Plug-In Hybrid Work Truck

WSDOT's new pickup truck is a breath of fresh air


Look out charging stations, WSDOT has a new truck that may be coming your way. 

In 2018, the Washington State Department of Transportation (WSDOT) became the first state agency in Washington to purchase a plug-in hybrid work truck, a major step in their continuing efforts to reduce their carbon footprint.

Until now, most electric vehicles have been smaller, passenger cars. Electric trucks have been slower to be developed and come to market, meaning agencies with significant construction or maintenance work – and equipment – weren't able to easily switch out to the greener technology. Plug-in hybrid trucks like this are an important step for WSDOT's managers and crews.

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This F-150 was recently added to WSDOT's fleet, making them the first agency in the state to
purchase a hybrid plug-in work truck.


The new Ford XL F-150 light-duty truck will be used in all areas around the state including maintenance, construction and project engineering. WSDOT expects to get 21 miles per gallon with the new truck – a 50 percent increase in mpg compared to a traditional work truck. And because it's a hybrid, the truck can be dispatched anywhere in the state with no range concerns, and then be plugged in to charge at its work location. The battery pack assists acceleration for the first 90 miles of travel and then switches to battery regeneration for the rest of the route.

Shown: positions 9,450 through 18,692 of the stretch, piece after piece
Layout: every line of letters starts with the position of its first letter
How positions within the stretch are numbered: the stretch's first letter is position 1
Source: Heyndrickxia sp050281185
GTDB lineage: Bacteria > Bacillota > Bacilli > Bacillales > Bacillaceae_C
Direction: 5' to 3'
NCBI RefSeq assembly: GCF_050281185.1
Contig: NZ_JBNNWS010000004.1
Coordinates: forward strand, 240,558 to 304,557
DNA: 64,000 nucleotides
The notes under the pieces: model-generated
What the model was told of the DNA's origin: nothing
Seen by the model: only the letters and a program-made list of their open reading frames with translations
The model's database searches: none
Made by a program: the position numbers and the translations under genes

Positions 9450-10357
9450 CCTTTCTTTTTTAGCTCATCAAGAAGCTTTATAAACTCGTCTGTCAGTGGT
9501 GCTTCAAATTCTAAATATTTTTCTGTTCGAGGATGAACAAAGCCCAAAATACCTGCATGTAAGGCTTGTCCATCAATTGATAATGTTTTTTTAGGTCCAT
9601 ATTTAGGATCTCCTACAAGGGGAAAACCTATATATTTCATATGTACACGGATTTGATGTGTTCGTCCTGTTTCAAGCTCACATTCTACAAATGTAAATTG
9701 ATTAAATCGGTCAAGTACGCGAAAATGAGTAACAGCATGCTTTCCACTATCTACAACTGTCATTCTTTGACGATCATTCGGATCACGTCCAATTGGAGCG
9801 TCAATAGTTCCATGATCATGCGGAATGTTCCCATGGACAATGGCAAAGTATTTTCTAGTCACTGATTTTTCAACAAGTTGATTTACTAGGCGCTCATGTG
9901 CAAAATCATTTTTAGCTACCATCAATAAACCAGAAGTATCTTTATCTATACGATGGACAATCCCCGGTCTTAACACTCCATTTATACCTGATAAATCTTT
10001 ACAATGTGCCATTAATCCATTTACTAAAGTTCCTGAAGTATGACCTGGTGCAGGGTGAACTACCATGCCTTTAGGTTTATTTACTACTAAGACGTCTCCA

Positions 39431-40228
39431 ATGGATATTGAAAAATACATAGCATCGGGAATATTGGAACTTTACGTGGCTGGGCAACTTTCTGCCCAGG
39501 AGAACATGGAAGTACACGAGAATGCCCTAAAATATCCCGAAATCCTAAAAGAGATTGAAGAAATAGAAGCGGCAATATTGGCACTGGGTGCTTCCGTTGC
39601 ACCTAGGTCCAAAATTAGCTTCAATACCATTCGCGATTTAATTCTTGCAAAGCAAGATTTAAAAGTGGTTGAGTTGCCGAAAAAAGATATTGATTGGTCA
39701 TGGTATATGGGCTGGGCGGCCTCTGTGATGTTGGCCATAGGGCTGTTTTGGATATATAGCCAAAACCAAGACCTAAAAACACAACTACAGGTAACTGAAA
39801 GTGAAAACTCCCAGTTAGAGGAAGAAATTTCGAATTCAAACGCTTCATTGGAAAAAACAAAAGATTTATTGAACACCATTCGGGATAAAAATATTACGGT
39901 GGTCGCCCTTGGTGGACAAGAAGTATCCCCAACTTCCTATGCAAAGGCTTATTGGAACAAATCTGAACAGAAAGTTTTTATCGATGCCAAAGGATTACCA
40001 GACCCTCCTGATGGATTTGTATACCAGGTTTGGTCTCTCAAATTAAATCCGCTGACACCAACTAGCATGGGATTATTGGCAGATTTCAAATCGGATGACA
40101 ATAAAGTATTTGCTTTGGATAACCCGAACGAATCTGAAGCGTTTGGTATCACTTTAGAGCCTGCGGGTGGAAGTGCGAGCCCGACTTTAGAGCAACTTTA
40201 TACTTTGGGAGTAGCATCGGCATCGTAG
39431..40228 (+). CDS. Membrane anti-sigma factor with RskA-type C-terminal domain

A company called XL Fleet builds the plug-in hybrid system that is added to a standard Ford F-150 light duty truck. It includes a 15-kwh liquid-cooled lithium ion battery pack housed in the truck bed. It can be charged using a standard J1772 charging port for Level 1 or Level 2 charging.

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The charge port was placed on the rear of the truck near the license plate because many work
trucks are typically backed in to parking spaces.


The battery pack does take up some of the truck bed, but a slide out drawer for tools has been added in front of the battery to make the best use of space. A canopy also will be added, providing storage for items that can sit on top of the battery cover. The battery pack weighs 700 pounds, allowing the truck to still carry 1,200 pounds of payload.

This is another step in WSDOT’s continuing efforts to replace the agency's conventional vehicles with electric, plug-in hybrids or hybrid vehicles to meet both agency and state goals of a green, environmentally friendly fleet. Switching to these types of vehicle helps reduce WSDOT’s carbon footprint and emissions while still allowing our crews to carry out vital work.